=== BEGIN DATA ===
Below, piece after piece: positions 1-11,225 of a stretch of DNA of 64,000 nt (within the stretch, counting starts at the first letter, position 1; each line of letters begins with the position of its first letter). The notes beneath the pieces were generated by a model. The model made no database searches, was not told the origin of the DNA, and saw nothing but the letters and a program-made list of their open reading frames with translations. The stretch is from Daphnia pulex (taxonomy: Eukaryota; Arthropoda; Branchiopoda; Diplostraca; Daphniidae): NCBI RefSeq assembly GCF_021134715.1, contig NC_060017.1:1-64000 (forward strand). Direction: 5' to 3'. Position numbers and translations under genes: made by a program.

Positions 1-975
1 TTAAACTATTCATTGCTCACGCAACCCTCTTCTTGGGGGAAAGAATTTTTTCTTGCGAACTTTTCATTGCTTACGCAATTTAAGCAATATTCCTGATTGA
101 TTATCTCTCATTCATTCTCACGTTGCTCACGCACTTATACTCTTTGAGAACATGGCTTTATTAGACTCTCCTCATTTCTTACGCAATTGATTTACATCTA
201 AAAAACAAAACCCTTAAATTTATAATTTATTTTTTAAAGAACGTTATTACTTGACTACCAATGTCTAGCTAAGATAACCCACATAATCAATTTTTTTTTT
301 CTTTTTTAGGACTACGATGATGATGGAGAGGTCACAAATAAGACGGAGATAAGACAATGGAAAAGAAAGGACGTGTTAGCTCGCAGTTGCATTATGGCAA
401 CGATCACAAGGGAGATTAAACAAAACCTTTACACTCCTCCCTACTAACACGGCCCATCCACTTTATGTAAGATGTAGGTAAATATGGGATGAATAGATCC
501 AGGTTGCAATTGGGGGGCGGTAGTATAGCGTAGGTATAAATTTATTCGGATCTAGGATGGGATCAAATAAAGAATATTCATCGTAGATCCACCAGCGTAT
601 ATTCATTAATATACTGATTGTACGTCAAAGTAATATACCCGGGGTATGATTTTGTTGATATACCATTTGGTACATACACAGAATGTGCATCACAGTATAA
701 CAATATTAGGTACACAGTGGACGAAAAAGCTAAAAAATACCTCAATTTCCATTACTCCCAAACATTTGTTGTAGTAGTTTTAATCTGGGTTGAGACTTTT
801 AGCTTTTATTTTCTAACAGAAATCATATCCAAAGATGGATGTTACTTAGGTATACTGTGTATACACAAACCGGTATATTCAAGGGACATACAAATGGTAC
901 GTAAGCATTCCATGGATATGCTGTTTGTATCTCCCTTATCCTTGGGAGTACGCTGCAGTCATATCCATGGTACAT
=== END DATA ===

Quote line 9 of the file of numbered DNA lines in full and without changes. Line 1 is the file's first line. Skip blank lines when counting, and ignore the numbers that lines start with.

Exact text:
601 ATTCATTAATATACTGATTGTACGTCAAAGTAATATACCCGGGGTATGATTTTGTTGATATACCATTTGGTACATACACAGAATGTGCATCACAGTATAA